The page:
Daqarta for DOS Contents
DAC 0 or DAC 1 Adjust item on the main menu page to enter the corresponding adjustment submenu system. ESC will return to the main page.
There are 4 separate tone component submenu pages, which you can move among with the CTRL-Pg keys.
Pg Mode is set to ALL, while in PAIR mode A and B will be added to form one stimulus, with C and D added to form the alternating stimulus. If a component is off in EACH mode, or a pair is off in PAIR mode, the corresponding stimulus will be off.
'Must have at least one active page per output.'
Step Hz/N control on the Misc menu page, however, allows Freq to automatically adjust itself to the nearest value that gives proper alignment for continuous tone production in RTime mode or other special applications.
The frequency should be less than half the sample rate, or you will get "aliasing" down to frequencies lower than you intend. Ideally, you want to use low tone frequencies and high sample rates so there will be many output samples per cycle of tone for a good approximation of a sine wave. Theoretically, a sine generated with K samples per cycle will have no distortion products below the Kth harmonic.
If you can't arrange to sample at a high enough rate (possibly by use of Sample Factor oversampling) for the tone frequency you need to generate, consider using an external low-pass reconstruction filter to reduce the worst of the harmonics.
Also, consider if you really need to worry about these harmonics. If you will be presenting tones to a human subject, for instance, you don't generally need to worry about harmonics above 20 kHz. So if you want to use tones up to 16 kHz, and your sample rate is over 40 kHz or so, you probably don't have anything to worry about. Your subject surely won't hear even the second harmonic of your 16 kHz tone (at 32 kHz), much less any higher ones. Just be sure any power amplifiers, etc, that must handle the stimulus will not behave poorly in the presence of these upper harmonics. This is not usually a problem with modern equipment, but if it is you can often cure things with a very simple low-pass filter made from a single resistor and capacitor.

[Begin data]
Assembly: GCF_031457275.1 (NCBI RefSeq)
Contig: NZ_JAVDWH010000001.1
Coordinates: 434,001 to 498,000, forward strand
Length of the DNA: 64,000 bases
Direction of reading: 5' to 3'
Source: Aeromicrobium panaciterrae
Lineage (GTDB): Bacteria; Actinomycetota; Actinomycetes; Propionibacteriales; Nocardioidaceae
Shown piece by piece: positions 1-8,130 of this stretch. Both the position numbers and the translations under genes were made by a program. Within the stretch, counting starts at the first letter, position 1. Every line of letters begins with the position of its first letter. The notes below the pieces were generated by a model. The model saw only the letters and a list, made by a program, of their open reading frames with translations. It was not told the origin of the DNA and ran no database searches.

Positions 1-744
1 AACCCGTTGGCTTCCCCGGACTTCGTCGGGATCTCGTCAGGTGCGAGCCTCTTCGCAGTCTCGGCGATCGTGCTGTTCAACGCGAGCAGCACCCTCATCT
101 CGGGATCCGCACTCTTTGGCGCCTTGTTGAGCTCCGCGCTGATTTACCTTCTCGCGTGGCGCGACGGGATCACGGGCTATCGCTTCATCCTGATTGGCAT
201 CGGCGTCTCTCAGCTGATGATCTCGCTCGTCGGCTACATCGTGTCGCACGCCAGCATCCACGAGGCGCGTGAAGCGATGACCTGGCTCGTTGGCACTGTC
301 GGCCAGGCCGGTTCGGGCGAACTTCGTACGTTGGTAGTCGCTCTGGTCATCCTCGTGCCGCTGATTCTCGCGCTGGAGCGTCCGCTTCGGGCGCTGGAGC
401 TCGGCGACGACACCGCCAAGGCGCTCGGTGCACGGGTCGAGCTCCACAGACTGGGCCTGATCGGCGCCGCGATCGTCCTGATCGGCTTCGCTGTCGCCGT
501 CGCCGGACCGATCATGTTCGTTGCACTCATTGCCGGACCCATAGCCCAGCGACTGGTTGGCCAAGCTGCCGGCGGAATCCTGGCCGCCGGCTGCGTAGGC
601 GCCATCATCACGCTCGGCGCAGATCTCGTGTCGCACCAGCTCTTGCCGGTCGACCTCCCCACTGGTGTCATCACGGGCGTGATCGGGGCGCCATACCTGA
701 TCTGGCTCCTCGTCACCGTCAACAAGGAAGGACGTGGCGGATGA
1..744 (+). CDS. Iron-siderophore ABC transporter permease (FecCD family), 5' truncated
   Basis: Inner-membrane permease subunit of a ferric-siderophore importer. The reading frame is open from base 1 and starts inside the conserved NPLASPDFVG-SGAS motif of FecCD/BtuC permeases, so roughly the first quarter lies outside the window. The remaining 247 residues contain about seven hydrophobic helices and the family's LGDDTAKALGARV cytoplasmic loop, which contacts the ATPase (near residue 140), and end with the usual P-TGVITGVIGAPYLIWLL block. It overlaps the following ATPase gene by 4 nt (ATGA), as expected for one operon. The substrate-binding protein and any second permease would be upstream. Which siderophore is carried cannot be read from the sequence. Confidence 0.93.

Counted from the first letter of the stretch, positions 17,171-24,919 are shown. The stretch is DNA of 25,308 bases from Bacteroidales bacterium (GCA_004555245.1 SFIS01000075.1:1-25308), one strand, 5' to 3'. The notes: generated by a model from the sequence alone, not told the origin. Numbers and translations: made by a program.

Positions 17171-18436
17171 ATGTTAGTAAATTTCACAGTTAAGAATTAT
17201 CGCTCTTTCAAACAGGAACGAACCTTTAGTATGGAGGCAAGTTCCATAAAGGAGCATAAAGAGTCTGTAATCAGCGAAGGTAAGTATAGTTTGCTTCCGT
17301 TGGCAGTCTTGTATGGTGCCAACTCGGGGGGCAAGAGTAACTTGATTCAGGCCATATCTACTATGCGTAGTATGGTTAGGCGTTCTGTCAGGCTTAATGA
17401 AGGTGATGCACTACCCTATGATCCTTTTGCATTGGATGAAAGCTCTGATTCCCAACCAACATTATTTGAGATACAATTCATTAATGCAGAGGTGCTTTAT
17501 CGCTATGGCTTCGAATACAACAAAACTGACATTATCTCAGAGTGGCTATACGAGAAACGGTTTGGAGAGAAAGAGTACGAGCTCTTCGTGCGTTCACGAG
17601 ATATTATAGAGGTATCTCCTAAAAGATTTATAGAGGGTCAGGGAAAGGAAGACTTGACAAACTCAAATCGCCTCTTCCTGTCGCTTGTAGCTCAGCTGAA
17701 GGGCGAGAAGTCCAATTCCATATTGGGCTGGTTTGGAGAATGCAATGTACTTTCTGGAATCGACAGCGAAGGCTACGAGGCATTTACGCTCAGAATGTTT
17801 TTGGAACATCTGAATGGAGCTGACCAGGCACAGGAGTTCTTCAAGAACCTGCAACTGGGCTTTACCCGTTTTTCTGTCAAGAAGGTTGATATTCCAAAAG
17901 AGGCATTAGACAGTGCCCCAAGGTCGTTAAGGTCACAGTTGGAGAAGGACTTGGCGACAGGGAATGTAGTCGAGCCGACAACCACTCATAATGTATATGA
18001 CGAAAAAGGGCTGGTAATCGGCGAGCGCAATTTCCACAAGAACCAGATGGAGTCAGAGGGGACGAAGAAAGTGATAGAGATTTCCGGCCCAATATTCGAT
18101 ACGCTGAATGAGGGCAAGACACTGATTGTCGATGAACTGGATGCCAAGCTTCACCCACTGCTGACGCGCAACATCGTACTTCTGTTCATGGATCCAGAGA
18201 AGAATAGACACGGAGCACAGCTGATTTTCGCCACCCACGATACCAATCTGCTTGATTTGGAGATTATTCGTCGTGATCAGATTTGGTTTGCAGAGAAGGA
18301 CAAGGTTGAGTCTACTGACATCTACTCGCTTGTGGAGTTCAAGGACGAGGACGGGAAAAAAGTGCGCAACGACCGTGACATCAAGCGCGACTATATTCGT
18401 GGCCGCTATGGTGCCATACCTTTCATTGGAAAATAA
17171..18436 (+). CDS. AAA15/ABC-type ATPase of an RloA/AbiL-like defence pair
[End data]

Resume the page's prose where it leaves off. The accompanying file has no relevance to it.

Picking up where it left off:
This is the phase when the wave actually starts at the beginning of the Rise samples, which may be delayed by Start samples. With a large (slow) Rise, the initial output samples will be too small to discern the phase at that point, but you can see its effect upon later samples.
Shape option in the main Misc menu alternate page.
By making the rise longer, or the exponent smaller, you reduce the amount of "spectral splatter" or audible click associated with the onset of the tone. In a detection experiment, the click might be audible where the tone itself is not, giving a misleading result.
But if you are determining the subject's detection threshold by recording neural responses, you must also take care not to make the rise too long, either, as explained below in the Rise/Fall Practical Example.
DEMO.ADC in place of a real board driver in your DQA.CFG file. When the stimulus generator DAC 0 is active, this driver just passes the stimulus through to DEMO Ch 0 as though it were acquired data.)
Set Start to zero and Sustain to about 128 samples. With a sample rate of 20 kHz, set Freq to 2000. Set Rise and Fall to 128 samples each. In Sequential mode, you should see a single tone burst which takes up the first 384 samples of the waveform trace. Flip to the power spectrum display with the F-key and Y-key. Note the width of the spectrum spread on either side of 2000 Hz as you cut Rise and Fall in half to 64 samples each. Keep cutting these in half and watch the spectrum widen further.
As you lengthen the rise time, however, the response gets progressively smaller. This is because an evoked response is the summation of many neurons firing at once. Since the individual firing rates and threshold sensitivities of these neurons are not all alike, to get them to fire at the same time you must give a stimulus that quickly goes from below all neuron thresholds to above many neuron thresholds.